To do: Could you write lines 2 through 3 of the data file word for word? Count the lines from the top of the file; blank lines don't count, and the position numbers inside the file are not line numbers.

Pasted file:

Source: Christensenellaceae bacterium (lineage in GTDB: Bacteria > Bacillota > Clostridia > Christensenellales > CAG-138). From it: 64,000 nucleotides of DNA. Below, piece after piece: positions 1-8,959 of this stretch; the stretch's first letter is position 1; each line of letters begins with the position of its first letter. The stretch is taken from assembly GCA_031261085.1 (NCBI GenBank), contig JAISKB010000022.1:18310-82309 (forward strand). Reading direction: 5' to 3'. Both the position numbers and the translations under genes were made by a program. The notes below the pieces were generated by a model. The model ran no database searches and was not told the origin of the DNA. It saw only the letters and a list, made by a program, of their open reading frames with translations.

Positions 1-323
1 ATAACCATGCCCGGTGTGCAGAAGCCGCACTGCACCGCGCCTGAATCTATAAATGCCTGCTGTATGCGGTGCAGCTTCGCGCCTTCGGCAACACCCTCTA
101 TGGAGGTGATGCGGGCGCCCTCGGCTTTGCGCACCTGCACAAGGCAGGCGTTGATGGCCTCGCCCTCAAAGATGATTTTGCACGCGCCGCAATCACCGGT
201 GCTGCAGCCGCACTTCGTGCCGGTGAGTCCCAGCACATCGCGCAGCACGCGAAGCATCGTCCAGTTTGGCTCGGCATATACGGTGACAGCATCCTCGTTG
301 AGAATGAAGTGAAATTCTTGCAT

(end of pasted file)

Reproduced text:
Positions 1-323
1 ATAACCATGCCCGGTGTGCAGAAGCCGCACTGCACCGCGCCTGAATCTATAAATGCCTGCTGTATGCGGTGCAGCTTCGCGCCTTCGGCAACACCCTCTA